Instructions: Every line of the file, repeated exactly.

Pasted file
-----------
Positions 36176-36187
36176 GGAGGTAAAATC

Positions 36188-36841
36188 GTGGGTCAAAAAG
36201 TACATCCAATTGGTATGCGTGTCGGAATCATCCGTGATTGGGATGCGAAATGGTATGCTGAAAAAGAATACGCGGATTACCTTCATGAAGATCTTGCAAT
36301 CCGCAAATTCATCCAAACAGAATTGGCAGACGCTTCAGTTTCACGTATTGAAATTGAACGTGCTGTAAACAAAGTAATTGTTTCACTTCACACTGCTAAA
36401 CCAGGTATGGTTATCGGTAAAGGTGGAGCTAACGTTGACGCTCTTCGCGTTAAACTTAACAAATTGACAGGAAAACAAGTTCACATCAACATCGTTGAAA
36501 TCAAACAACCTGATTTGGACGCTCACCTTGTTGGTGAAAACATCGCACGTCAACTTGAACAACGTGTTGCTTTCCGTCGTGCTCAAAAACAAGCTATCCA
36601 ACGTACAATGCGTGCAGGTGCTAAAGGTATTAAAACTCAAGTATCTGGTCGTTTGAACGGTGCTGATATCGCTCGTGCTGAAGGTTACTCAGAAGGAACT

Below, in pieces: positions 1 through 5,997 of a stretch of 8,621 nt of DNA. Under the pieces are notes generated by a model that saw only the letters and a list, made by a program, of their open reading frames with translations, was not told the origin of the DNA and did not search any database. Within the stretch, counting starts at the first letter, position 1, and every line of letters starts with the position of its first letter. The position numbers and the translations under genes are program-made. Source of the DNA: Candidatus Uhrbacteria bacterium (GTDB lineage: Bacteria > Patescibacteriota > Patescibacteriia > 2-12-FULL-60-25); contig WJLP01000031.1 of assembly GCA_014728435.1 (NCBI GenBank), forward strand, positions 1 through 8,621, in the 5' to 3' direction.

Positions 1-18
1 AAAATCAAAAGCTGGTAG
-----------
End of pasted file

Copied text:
Positions 36176-36187
36176 GGAGGTAAAATC

Positions 36188-36841
36188 GTGGGTCAAAAAG
36201 TACATCCAATTGGTATGCGTGTCGGAATCATCCGTGATTGGGATGCGAAATGGTATGCTGAAAAAGAATACGCGGATTACCTTCATGAAGATCTTGCAAT
36301 CCGCAAATTCATCCAAACAGAATTGGCAGACGCTTCAGTTTCACGTATTGAAATTGAACGTGCTGTAAACAAAGTAATTGTTTCACTTCACACTGCTAAA
36401 CCAGGTATGGTTATCGGTAAAGGTGGAGCTAACGTTGACGCTCTTCGCGTTAAACTTAACAAATTGACAGGAAAACAAGTTCACATCAACATCGTTGAAA
36501 TCAAACAACCTGATTTGGACGCTCACCTTGTTGGTGAAAACATCGCACGTCAACTTGAACAACGTGTTGCTTTCCGTCGTGCTCAAAAACAAGCTATCCA
36601 ACGTACAATGCGTGCAGGTGCTAAAGGTATTAAAACTCAAGTATCTGGTCGTTTGAACGGTGCTGATATCGCTCGTGCTGAAGGTTACTCAGAAGGAACT

Below, in pieces: positions 1 through 5,997 of a stretch of 8,621 nt of DNA. Under the pieces are notes generated by a model that saw only the letters and a list, made by a program, of their open reading frames with translations, was not told the origin of the DNA and did not search any database. Within the stretch, counting starts at the first letter, position 1, and every line of letters starts with the position of its first letter. The position numbers and the translations under genes are program-made. Source of the DNA: Candidatus Uhrbacteria bacterium (GTDB lineage: Bacteria > Patescibacteriota > Patescibacteriia > 2-12-FULL-60-25); contig WJLP01000031.1 of assembly GCA_014728435.1 (NCBI GenBank), forward strand, positions 1 through 8,621, in the 5' to 3' direction.

Positions 1-18
1 AAAATCAAAAGCTGGTAG